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Training and the ‘forgotten 50%’

11961230_sFor too long there has been an assumption that the best path to success for young people is via the conventional academic route. That kind of thinking is now out of date.

For a 14 year old following the traditional academic route there is a clear route through GCSEs to A’ levels and on to university. But for the ‘forgotten 50 per cent’ of young people that do not currently go to university, the alternatives are confusing and, in too many cases, low quality. A fifth of all apprentices receive no training at all and some college courses are seen as second rate by employers.

This situation is failing young people and holding back businesses that can’t get the skills they need to succeed. Local employers tell me they need employees with the skills to help grow their businesses and our future economic success depends on making sure that they have them.

So the next Labour government will create a clear route for the ‘forgotten 50 per cent’ to access high quality training and a successful career, as part of our reforms to build a higher skill, higher wage economy.

We will introduce a new gold standard qualification – a Technical Baccalaureate – for 16-18 year olds and instil real vocational excellence in our FE colleges. We’ll also radically improve the quality and quantity of apprenticeships by introducing new training standards and requiring all firms that wish to bid for a major government contract to offer apprenticeships.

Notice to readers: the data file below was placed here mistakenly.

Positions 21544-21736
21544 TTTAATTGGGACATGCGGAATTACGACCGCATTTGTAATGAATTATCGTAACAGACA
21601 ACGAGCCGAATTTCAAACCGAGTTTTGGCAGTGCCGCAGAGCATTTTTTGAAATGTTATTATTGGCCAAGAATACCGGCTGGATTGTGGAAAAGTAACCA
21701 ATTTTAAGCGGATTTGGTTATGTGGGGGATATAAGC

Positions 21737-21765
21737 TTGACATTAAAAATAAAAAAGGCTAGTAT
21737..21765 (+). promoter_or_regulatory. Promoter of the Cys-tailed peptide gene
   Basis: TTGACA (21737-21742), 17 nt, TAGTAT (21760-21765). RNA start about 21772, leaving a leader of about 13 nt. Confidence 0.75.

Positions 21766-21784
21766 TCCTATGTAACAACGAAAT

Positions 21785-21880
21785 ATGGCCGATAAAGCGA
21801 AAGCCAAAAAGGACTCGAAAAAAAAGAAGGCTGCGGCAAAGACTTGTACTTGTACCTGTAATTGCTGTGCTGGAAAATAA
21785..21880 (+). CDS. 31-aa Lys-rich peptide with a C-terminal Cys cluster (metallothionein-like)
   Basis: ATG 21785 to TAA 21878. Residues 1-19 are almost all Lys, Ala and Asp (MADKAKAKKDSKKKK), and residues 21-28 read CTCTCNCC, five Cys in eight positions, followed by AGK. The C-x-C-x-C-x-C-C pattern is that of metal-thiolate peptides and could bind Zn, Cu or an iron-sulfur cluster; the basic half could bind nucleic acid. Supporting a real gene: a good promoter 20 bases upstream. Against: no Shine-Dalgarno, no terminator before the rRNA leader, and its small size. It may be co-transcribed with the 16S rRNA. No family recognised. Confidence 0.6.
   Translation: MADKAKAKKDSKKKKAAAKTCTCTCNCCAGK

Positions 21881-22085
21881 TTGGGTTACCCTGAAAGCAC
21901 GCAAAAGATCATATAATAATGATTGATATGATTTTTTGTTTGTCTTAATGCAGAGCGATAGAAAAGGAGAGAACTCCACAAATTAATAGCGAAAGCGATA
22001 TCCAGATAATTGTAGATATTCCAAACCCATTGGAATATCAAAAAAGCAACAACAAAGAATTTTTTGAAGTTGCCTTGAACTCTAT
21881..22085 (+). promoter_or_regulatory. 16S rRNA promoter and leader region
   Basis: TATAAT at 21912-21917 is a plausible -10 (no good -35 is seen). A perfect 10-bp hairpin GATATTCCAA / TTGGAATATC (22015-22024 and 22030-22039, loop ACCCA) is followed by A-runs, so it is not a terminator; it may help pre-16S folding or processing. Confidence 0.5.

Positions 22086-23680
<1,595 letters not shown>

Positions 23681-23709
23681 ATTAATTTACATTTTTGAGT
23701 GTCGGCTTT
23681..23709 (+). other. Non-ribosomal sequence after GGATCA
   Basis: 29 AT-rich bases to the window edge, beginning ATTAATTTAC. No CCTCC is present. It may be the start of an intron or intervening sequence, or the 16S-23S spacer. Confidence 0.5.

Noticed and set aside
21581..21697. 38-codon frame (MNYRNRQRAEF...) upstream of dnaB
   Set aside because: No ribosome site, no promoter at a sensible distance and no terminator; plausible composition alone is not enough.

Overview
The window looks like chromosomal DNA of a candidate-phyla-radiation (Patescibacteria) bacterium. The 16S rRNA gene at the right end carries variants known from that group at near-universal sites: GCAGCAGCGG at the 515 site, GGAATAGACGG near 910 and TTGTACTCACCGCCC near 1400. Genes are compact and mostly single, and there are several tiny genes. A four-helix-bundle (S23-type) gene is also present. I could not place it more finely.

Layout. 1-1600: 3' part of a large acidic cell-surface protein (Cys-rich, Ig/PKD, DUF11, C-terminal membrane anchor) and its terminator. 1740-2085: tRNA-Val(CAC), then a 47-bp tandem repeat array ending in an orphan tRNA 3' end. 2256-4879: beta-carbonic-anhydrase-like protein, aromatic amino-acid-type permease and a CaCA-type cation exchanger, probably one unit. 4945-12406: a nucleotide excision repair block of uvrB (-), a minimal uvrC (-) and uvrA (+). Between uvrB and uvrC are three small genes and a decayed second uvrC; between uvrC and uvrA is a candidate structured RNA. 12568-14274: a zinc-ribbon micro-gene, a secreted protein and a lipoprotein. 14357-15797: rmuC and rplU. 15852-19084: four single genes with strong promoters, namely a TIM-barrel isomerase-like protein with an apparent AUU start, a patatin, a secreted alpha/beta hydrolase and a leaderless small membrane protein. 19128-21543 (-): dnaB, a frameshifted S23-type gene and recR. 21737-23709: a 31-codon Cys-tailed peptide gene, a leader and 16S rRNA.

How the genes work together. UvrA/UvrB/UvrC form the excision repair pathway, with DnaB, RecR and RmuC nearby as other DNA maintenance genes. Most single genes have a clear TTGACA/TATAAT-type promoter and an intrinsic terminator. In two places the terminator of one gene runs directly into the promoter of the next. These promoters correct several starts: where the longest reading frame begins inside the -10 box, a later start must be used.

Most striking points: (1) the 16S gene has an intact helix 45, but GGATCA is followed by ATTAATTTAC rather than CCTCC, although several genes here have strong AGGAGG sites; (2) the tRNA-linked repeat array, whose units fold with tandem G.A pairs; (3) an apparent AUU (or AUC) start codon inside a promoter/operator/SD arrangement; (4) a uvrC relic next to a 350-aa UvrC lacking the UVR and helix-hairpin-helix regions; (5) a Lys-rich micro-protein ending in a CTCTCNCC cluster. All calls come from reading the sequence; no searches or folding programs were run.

Last week Ed Miliband announced that Labour will introduce new technical degrees as the pinnacle of this gold-standard vocational route. Designed and delivered by employers and universities, these degrees will give young people the chance to earn a wage while doing high-level training that sets them up for a high skilled career.

Making such courses available to young people is essential for Britain to succeed in the future with a high-skill, high-wage, high-quality economy.

The Tory-led government is incapable of dealing with the long-term economic challenges we face because it’s committed to a race to the bottom built on low pay, low skills, low prospects and low productivity.

Labour knows that the next generation of young people will build the economy we all need to prosper. To do this we need to ensure that there is a real choice between the vocational and academic routes, and that both lead towards successful careers.

Image Copyright: vladgrin / 123RF Stock Photo

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